This month, The Opportunity Agenda and the Program on Human Rights and the Global Economy (PHRGE) of Northeastern University School of Law issued a comprehensive survey of significant determinations by state courts and attorneys general in the United States that address international human rights law. The report, entitled Human Rights in State Courts 2014, follows up on a 2011 edition and argues that litigants are citing international human rights law in an increasing range of topics, including environmental claims, tort cases and guardianship matters. See Opportunity Agenda & PHRGE, Human Rights in State Courts 2014, at 4. The 2014 report supplements the previous edition with cases decided after 2011, in addition to relevant attorney general opinions. Id.
On May 30, Ms. Gabriela Knaul, the UN Special Rapporteur on the independence of judges and lawyers, presented her report on the right to legal aid to the UN Human Rights Council.
Legal Aid as a Human Right
In framing the report, the Rapporteur stresses that “[l]egal aid is an essential component of a fair and efficient justice system that is founded on the rule of law,” and also “a right in itself.” The right to free legal aid appears numerous times across international and regional human rights instruments, including article 14(3)(d) of the International Covenant on Civil and Political Rights, article 18(3)(d) of the International Convention on the Protection of the Rights of All Migrant Workers and Members of Their Families, articles 37 and 40 of the Convention of the Rights of the Child, article 6 of the European Convention on Human Rights, and article 8 of the American Convention on Human Rights. Read more
At the close of the Southern African Development Community (SADC) Summit held in August, 2012 in Maputo, Mozambique, SADC issued a final meeting communiqué. While much of the communiqué was unremarkable, tucked away towards the end was a short paragraph stating:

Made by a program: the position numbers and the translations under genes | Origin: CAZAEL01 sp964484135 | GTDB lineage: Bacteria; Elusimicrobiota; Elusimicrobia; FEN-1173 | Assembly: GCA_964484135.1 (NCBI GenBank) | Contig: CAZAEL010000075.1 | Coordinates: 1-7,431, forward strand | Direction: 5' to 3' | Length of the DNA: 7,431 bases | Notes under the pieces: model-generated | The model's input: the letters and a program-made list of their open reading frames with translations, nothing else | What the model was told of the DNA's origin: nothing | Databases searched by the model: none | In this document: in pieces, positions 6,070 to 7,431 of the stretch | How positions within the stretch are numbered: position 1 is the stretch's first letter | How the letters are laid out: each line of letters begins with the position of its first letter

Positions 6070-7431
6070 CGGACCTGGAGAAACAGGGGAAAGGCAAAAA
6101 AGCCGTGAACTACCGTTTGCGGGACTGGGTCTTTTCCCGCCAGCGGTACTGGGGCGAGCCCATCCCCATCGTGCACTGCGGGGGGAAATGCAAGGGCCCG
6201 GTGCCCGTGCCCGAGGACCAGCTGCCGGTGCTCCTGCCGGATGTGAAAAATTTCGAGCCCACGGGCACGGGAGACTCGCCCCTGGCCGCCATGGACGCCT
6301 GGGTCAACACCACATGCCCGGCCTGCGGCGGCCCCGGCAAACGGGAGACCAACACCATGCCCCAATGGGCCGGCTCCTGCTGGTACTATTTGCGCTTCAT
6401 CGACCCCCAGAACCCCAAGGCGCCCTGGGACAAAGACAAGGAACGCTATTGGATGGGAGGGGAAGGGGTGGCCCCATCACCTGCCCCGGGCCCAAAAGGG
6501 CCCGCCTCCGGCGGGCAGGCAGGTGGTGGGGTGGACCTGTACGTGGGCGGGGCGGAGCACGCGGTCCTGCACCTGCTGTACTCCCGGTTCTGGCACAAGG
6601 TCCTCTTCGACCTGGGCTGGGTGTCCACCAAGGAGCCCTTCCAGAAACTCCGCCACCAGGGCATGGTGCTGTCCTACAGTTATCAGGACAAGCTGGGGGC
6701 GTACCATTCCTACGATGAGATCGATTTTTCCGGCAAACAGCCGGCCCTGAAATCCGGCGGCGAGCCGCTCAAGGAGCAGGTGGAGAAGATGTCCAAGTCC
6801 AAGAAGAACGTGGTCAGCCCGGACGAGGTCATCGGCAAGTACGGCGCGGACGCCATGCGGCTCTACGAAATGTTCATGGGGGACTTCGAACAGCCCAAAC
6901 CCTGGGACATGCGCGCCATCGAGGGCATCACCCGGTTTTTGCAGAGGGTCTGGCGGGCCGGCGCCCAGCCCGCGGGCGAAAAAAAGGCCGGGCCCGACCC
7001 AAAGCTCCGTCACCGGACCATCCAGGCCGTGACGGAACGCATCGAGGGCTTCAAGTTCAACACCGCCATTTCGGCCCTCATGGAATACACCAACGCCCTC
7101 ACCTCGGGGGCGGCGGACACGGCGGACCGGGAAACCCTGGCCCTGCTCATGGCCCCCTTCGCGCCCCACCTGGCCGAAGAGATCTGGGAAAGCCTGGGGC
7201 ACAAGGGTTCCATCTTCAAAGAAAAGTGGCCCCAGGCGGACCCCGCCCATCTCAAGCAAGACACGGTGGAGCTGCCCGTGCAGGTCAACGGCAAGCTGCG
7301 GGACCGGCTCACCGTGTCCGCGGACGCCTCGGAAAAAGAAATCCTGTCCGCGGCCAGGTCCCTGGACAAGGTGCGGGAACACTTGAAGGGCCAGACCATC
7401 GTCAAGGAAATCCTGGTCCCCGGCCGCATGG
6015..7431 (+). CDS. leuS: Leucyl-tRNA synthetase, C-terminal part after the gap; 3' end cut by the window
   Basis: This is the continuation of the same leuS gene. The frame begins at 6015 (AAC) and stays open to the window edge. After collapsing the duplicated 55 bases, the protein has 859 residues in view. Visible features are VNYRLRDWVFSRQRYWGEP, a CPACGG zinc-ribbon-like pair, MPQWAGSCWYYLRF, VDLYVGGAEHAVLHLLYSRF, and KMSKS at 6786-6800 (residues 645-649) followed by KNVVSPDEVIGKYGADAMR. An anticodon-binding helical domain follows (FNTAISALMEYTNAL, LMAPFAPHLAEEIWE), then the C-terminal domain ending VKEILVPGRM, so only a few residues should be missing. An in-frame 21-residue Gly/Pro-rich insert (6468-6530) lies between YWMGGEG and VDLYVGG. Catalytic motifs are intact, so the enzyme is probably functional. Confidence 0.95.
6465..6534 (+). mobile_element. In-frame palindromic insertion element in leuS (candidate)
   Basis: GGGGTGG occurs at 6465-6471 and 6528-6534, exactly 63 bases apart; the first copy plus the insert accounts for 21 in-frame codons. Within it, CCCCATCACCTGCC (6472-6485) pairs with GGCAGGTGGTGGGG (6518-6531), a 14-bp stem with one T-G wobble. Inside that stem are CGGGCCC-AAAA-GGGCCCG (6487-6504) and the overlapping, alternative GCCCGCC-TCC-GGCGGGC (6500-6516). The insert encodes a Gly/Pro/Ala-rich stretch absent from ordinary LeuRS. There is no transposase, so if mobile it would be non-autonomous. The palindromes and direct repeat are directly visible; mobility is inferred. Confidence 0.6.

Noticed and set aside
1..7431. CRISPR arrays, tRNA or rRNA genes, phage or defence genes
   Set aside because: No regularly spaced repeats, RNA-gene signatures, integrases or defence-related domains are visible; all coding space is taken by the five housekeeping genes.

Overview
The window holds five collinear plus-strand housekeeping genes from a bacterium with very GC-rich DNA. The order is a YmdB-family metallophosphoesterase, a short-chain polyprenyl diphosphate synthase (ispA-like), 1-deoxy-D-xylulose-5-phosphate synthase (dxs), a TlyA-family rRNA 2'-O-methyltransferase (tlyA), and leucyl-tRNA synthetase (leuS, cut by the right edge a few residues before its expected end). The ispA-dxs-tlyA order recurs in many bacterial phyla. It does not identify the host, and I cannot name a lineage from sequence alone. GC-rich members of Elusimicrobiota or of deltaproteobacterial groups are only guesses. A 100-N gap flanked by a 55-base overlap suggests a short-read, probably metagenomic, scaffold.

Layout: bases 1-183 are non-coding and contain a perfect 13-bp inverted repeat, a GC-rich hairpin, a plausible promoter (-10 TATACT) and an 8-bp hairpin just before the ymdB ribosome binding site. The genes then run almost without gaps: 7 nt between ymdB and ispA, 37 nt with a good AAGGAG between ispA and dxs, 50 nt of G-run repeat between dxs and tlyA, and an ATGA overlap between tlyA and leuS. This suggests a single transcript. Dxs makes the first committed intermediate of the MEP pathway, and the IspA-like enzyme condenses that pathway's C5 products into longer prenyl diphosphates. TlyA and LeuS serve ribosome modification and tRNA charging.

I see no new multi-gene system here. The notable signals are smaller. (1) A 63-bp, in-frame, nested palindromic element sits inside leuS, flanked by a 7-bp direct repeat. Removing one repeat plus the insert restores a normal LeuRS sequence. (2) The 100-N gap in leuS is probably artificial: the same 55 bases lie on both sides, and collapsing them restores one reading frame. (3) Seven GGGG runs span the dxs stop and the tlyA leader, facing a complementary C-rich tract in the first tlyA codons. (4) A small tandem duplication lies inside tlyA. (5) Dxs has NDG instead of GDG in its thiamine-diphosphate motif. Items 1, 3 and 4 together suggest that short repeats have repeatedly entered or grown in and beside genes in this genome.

…a new Protocol on the [SADC] Tribunal should be negotiated and that its mandate should be confined to interpretation of the SADC Treaty and Protocols relating to disputes between Member States.
Following SADC’s suspension of the Tribunal in 2010, this communiqué now signals a decision, strongly criticized by lawyers and human rights organizations, to strip the Tribunal of its mandate to hear human rights cases Read more
Today marks the tenth year anniversary of the United States government’s use of the prison camp at Guantánamo Bay, Cuba to hold individuals suspected of supporting or being associated with al Qaeda or other groups – some, but not all, of which were designated terrorist groups by the U.S. government. See Mark Denbeaux et al., Report on the Guantanamo Detainees: A Profile of 517 Detainees through Analysis of Department of Defense Data (2006). On January 11, 2002, the first twenty prisoners – then labeled ‘enemy combatants’ – were brought to the facility, in an attempt to deny those detained in the ‘war on terror’ access to U.S. courts and limit their enforceable rights. See legal timeline here.
Who Are the Detainees?
Over the years, a total of 779 detainees – citizens of 48 countries – have been held at Guantanamo, most initially detained by Pakistani or Afghani forces and then handed over to U.S. custody.